Tales from Suburban Bohemia: Czech Politics
This post originally appeared on Stumpy Moose on 9 February, 2002, and was migrated to PraguePig.com on 13 January, 2019.
Working as a journalist in Prague I’m occasionally compelled to take an interest in the Czech political scene.
I deeply resent this, seeing it as a distraction from bigger considerations, like why you suddenly can’t get tortilla chips in Prague and whether Strokes tickets will have sold out by the time pay day comes around.
Last week, however, the dates for the general election were announced, making politics hard to ignore.
I’ve already seen two of those billboard campaigns that ad agencies always seem to palm off on their clients in the run-up to an election. You know, the ones with the slogan “Vote [Insert Product Name Here]!”
It isn’t quite election fever but we’re getting there.
It won’t be long before party activists are driving up and down the streets of downtown Prague mumbling incomprehensible slogans at shoppers through loudspeakers.
The current political situation is a little bizarre. The left-of-centre Social Democrats’ minority government is kept in power thanks to an “opposition agreement” with the right-of-centre Civic Democrats.
In Britain this would be equivalent to the Conservatives keeping a Labour government in power.
One reason for this is that no one will do a deal with the Communists, who still get a fair bit of support. (The other reason is that, for historical reasons, the Civic Democrat leaders hate some of the smaller right-wing parties even more than they hate the Social Democrats, but if I went into the details of that we’d be here all day.)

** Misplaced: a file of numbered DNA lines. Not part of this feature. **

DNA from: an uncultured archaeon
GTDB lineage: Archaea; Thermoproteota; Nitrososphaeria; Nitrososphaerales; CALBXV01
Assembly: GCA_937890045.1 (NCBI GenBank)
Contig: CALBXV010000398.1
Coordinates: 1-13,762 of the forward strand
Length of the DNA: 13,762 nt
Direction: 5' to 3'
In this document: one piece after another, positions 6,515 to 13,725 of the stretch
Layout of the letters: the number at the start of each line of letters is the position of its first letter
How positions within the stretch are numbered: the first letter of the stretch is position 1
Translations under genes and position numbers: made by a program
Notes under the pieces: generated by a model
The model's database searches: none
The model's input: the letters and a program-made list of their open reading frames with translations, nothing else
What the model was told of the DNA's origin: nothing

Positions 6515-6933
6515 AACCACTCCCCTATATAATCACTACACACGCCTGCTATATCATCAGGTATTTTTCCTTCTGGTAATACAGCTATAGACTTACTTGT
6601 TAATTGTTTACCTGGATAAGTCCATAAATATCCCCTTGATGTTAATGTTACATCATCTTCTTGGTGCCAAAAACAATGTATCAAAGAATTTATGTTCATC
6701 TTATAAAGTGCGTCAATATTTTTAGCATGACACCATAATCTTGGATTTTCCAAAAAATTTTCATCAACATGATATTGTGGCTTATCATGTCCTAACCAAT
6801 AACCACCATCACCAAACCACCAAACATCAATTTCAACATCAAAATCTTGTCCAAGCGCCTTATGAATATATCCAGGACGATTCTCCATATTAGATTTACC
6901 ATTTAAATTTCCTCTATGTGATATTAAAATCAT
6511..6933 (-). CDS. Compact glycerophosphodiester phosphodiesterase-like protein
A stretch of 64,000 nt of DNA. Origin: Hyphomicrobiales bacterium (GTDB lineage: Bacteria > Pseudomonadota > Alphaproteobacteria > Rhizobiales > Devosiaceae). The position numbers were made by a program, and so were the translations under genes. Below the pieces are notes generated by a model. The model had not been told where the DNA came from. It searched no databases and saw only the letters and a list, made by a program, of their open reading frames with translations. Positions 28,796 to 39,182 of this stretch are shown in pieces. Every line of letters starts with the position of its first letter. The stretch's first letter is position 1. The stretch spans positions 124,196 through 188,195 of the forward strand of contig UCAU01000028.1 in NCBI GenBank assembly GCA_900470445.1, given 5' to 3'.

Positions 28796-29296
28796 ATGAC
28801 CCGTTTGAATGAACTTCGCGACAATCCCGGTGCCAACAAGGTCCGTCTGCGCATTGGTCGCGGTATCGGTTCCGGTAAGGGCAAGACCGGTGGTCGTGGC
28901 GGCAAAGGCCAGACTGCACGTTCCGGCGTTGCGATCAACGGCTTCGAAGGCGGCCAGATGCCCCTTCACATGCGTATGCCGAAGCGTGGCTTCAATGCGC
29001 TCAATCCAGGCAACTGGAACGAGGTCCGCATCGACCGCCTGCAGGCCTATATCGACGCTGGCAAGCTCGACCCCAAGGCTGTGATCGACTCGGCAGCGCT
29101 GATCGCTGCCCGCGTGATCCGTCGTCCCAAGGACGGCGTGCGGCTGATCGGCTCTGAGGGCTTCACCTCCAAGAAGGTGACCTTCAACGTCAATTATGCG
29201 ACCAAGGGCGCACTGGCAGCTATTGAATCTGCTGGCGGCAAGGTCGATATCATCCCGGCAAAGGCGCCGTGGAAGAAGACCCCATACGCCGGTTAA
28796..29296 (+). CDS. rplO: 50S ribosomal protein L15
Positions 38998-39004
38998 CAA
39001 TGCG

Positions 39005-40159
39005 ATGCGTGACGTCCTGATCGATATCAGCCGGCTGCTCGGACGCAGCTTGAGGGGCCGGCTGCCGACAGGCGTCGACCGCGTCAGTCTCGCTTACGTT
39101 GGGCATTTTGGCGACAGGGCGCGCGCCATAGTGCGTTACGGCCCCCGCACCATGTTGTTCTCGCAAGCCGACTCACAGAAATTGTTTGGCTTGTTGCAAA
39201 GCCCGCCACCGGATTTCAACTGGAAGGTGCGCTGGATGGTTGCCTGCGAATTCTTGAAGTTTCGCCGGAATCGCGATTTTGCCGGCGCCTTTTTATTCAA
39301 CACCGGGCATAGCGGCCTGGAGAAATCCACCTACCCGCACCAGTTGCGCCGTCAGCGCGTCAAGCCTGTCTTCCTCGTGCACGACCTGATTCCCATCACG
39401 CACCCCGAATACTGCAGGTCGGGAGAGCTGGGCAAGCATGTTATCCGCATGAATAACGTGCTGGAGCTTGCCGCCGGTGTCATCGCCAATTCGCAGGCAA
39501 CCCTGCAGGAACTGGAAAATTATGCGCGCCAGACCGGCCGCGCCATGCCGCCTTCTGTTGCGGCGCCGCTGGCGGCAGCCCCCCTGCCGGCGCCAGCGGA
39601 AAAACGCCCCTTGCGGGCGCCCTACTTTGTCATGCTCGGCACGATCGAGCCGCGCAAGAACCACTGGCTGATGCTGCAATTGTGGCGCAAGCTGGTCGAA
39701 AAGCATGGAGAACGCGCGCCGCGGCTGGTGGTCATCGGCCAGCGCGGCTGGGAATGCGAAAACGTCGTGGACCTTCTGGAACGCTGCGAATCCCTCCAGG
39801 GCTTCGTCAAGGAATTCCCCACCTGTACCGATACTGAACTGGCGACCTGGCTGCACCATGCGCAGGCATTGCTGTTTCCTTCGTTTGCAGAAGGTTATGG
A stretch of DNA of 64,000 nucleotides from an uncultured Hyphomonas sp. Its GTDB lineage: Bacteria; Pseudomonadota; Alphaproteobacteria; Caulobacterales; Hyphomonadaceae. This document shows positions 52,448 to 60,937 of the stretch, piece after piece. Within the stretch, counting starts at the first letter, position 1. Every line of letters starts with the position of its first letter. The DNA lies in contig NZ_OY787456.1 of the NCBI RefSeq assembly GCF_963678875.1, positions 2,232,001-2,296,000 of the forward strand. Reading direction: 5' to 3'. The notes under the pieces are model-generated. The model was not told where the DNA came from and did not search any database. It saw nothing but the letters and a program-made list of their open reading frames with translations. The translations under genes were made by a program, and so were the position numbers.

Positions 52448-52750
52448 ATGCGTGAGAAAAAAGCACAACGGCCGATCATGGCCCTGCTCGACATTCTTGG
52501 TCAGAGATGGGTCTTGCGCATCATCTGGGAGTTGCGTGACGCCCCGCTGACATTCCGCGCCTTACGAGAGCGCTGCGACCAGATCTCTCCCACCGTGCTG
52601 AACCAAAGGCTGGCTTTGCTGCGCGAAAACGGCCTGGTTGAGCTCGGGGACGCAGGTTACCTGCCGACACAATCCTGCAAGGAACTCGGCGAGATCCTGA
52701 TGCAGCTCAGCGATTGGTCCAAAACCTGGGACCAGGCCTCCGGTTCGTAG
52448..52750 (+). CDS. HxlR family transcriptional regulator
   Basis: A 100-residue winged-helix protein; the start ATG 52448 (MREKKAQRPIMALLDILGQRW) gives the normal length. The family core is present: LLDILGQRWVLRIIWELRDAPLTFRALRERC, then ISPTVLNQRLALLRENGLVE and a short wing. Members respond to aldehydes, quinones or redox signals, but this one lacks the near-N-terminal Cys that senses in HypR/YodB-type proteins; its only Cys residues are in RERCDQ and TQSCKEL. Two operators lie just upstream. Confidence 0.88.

The current prime minister is Milos Zeman, who’s fond of a drink or two, resembles a lemur and has a tendency to speak his mind a little too freely. He’s retiring at the next election and seems to be trying to insult as many people as possible before he goes. He’s already upset the Austrians and now seems to have moved onto the Germans.
The Civic Democrats are led by Vaclav Klaus, a slippery Thatcherite who was prime minister himself prior to Zeman.
Somewhere in the middle lie the remains of the Quad Coalition, four smaller centre-right parties who tried to provide an alternative to the “opposition agreement” parties by forming one big party.
That didn’t work so well, and just a couple of days after the election was announced the whole thing collapsed. Two of those parties have since got together again, under the slightly sinister name Coalition.
The collapse of the Quads makes it more likely than ever that either the Social Democrats or the Civic Democrats will form the next government after the June elections.
Based on nothing more than a hunch, I think that Klaus’s Civic Democrats will claw their way back into power.
Even by politicians’ standards, Klaus is breathtakingly arrogant and he seems to be a bit of a crook to boot but the vagueness of Czech politics should keep him or whoever else wins in check.
The winner is unlikely to win an overall majority and will have to rely on a whole bunch of backroom dealing and consensus building.
The dust will settle and I’ll go back to more important thoughts.